March 23. 2008 9:17PM
Is Iowa's best yet to come?
By J.R. Ogden
ST. LOUIS ? The title is back, but what about the swagger?
"I don't want to go there yet," University of Iowa sophomore Jay Borschel said after helping the Hawkeyes complete a magical season Saturday with the NCAA Division I wrestling championship at the Scottrade Center.
It was Iowa's 21st national wrestling title, but the first since 2000 and the first for second-year coach Tom Brands, named Coach of the Year by the National Wrestling Coaches Association after the three-day tournament.
The Hawkeyes totaled 117 1/2 points, 38 1/2 more than Ohio State. The score line says Iowa won with two champions, a runner-up, one third-place finisher, a fifth and two sixths.
The wrestlers say they did it with heart, with an aggressive style and singular focus similar to those other 20 titles ? including 15 under Dan Gable and three under Jim Zalesky.
"We've got a bunch of guys who like to come out and compete and dominate and score points. Lots of points," said Borschel, who finished third at 174 pounds in his first NCAA tournament. "That's what we do."
Fellow sophomore Brent Metcalf, the NCAA champion at 149 pounds and the tournament's Outstanding Wrestler, said the change from Brands' first year to second was "dramatic.
"Guys are buying in ... and I love it," he said. "Going into the practice room every day is something you look forward to."
Nobody is saying the Hawkeyes can win nine NCAA titles in a row like they did under Gable, or even the six Gable and Zalesky strung together. But nobody is saying they can't, either.
"Thirty points isn't enough," Metcalf said. "We want to set the record. I don't know what it is (it's 170 points), but we want 300 points if that's possible."
Each and every one of the Iowa wrestlers celebrated Saturday night's title. They were happy. Borschel lifted a plant off the Scottrade Center floor and claimed it as his third-place trophy. Even Joe Slaton, who was pinned in the finals, smiled when Iowa was presented the championship trophy.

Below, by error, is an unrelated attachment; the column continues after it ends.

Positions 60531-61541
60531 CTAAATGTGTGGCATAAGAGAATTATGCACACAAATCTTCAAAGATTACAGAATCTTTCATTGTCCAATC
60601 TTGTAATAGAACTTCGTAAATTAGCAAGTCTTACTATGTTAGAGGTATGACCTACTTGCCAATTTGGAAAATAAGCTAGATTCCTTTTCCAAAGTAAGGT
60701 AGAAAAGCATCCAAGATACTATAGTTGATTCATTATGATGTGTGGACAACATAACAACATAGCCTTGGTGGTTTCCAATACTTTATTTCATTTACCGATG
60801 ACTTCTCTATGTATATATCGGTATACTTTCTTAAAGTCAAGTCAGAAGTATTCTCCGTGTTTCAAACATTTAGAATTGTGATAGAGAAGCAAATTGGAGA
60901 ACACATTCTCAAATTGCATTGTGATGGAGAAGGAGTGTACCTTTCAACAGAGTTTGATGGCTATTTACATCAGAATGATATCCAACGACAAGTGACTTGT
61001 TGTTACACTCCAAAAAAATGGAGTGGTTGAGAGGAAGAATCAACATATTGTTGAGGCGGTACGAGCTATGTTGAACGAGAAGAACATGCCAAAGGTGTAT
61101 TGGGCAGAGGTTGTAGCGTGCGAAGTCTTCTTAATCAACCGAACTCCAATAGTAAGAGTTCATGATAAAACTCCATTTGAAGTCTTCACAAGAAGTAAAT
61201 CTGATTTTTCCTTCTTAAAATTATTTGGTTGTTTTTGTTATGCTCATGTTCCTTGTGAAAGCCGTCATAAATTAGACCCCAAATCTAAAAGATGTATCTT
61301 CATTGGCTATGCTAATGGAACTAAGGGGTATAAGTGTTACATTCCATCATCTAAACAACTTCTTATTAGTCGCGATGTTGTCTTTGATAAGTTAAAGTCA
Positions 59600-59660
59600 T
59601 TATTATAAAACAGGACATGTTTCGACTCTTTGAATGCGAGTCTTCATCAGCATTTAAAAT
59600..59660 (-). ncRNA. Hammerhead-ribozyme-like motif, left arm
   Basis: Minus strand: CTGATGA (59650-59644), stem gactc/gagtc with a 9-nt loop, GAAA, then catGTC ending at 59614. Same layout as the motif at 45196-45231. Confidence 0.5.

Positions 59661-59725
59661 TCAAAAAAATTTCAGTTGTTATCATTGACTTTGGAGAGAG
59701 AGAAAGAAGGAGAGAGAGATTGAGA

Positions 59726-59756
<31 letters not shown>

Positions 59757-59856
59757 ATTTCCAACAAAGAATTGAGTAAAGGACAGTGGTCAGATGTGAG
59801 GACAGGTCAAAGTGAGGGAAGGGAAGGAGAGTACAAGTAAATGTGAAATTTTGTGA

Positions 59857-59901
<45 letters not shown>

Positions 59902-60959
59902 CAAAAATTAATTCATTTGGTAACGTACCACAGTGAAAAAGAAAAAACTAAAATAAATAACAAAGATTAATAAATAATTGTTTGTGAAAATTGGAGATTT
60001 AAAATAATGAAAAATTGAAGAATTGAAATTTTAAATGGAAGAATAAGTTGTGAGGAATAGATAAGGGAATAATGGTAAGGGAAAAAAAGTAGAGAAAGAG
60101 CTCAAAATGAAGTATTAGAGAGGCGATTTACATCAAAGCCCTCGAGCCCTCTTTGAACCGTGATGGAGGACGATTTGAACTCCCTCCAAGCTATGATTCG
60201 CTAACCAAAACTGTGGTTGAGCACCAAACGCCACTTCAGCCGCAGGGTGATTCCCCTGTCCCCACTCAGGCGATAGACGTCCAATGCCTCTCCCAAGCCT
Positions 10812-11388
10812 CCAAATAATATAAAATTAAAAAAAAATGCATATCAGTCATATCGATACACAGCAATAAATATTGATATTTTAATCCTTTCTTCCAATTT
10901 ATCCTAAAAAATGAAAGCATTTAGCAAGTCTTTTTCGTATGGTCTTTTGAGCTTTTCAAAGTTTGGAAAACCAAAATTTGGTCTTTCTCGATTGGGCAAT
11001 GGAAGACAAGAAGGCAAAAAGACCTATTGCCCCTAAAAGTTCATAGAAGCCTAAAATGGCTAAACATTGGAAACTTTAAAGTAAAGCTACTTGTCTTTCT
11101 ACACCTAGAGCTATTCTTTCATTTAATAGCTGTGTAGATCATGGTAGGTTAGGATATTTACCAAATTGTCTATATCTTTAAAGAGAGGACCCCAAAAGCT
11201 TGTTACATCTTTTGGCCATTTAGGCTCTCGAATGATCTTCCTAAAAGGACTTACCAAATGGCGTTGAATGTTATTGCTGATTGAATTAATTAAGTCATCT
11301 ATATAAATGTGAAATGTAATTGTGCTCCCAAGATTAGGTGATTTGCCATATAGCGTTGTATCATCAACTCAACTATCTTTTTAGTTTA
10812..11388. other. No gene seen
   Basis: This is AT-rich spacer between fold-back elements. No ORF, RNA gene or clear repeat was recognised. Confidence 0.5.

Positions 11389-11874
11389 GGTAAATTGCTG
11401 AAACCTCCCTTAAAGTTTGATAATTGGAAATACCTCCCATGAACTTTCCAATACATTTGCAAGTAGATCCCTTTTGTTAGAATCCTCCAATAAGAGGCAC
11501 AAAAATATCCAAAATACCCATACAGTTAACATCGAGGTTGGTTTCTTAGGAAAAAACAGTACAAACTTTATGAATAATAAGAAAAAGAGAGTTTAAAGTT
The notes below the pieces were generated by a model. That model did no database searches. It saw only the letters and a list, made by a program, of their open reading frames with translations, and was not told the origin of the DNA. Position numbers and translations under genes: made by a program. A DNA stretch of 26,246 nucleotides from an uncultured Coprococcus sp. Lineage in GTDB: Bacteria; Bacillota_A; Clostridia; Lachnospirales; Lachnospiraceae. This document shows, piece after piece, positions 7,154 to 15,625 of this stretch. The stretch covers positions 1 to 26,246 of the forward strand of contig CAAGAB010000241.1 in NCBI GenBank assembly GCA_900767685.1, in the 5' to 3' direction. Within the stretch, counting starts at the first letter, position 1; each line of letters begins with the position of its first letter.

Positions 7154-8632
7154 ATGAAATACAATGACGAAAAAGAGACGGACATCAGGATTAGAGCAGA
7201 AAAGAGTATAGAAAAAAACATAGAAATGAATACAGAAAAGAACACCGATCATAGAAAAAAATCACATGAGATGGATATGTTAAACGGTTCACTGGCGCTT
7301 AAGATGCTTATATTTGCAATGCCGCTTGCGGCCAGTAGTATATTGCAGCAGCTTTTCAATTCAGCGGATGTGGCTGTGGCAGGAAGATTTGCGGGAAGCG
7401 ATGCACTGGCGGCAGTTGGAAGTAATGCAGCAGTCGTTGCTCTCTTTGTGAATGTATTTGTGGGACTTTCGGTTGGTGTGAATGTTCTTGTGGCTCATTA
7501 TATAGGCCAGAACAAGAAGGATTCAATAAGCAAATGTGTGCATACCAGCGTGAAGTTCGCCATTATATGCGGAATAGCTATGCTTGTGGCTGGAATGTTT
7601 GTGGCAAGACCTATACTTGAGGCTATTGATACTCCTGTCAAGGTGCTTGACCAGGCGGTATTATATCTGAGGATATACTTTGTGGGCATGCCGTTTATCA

But this simply was the first step in a long process, Brands and the wrestlers said.
"It shows progress," said 125-pounder Charlie Falck, now a two-time all-American after a sixth-place finish Saturday. "We've always been taking little steps forward (since Brands arrived) ... then it started getting bigger, bigger and bigger.
"We got what we want. Now we've got to keep moving forward and keep winning. You can't become content because then guys will catch you and you don't want that."
The first step is replacing seniors Matt Fields and Mark Perry, a four-time all-American and two-time champion. Blake Rasing or Dan Erkeson could fill in for Fields at heavyweight, but Erekson may return to 197. Two-time NCAA qualifier Ryan Morningstar may jump to 165 and take Perry's spot, leaving the 157 spot open for a number of freshmen, including Matt Ballweg.
"You recruit," Brands said when asked what the next step is. "You start on your program for next year."
Brands said he will take some time to "decompress" but there will be no vacation. He may allow a few afternoons at home this week.
"Then it's off and running," he said.
That's fine with Metcalf, who is ready to get back in the wrestling room and start working toward another NCAA championship.
"The Iowa program is building and it's working toward dominance," he said. "We've got work to do. Joe Slaton has work to do. We've got work to do all the way up and down. I've got work to do."
Metcalf easily could become the face of the program over the next two years ? and beyond ? if he hasn't already.
"He's a leader in the room," Brands said. "He calls people out. He has high standards, it's how he was raised.
"There's not a coach in America who wouldn't want him on his team. We've got a room full of them. Eventually."
That's a good place to start.
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